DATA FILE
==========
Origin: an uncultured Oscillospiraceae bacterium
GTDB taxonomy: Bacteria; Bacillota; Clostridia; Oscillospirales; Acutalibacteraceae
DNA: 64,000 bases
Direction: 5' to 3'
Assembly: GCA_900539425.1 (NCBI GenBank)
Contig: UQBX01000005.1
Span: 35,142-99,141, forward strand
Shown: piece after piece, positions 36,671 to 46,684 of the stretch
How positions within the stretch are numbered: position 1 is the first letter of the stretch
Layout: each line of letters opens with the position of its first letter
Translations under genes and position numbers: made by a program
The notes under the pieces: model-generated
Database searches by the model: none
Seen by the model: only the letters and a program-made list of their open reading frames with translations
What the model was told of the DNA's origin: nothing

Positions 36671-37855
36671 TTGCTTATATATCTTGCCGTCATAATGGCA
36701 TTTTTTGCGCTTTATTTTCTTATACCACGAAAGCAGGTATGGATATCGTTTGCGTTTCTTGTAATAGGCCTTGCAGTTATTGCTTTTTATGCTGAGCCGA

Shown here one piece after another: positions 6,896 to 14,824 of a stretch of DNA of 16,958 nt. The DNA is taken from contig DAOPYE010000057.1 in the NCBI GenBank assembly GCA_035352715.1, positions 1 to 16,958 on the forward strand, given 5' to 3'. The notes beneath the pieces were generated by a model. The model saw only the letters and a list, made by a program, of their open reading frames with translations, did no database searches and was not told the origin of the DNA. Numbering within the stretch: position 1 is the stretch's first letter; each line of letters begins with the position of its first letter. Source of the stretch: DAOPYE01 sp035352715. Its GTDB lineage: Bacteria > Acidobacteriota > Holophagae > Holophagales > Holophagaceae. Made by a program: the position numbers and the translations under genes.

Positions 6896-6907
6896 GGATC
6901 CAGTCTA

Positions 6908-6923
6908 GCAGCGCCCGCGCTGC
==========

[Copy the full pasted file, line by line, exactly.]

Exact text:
Origin: an uncultured Oscillospiraceae bacterium
GTDB taxonomy: Bacteria; Bacillota; Clostridia; Oscillospirales; Acutalibacteraceae
DNA: 64,000 bases
Direction: 5' to 3'
Assembly: GCA_900539425.1 (NCBI GenBank)
Contig: UQBX01000005.1
Span: 35,142-99,141, forward strand
Shown: piece after piece, positions 36,671 to 46,684 of the stretch
How positions within the stretch are numbered: position 1 is the first letter of the stretch
Layout: each line of letters opens with the position of its first letter
Translations under genes and position numbers: made by a program
The notes under the pieces: model-generated
Database searches by the model: none
Seen by the model: only the letters and a program-made list of their open reading frames with translations
What the model was told of the DNA's origin: nothing

Positions 36671-37855
36671 TTGCTTATATATCTTGCCGTCATAATGGCA
36701 TTTTTTGCGCTTTATTTTCTTATACCACGAAAGCAGGTATGGATATCGTTTGCGTTTCTTGTAATAGGCCTTGCAGTTATTGCTTTTTATGCTGAGCCGA

Shown here one piece after another: positions 6,896 to 14,824 of a stretch of DNA of 16,958 nt. The DNA is taken from contig DAOPYE010000057.1 in the NCBI GenBank assembly GCA_035352715.1, positions 1 to 16,958 on the forward strand, given 5' to 3'. The notes beneath the pieces were generated by a model. The model saw only the letters and a list, made by a program, of their open reading frames with translations, did no database searches and was not told the origin of the DNA. Numbering within the stretch: position 1 is the stretch's first letter; each line of letters begins with the position of its first letter. Source of the stretch: DAOPYE01 sp035352715. Its GTDB lineage: Bacteria > Acidobacteriota > Holophagae > Holophagales > Holophagaceae. Made by a program: the position numbers and the translations under genes.

Positions 6896-6907
6896 GGATC
6901 CAGTCTA

Positions 6908-6923
6908 GCAGCGCCCGCGCTGC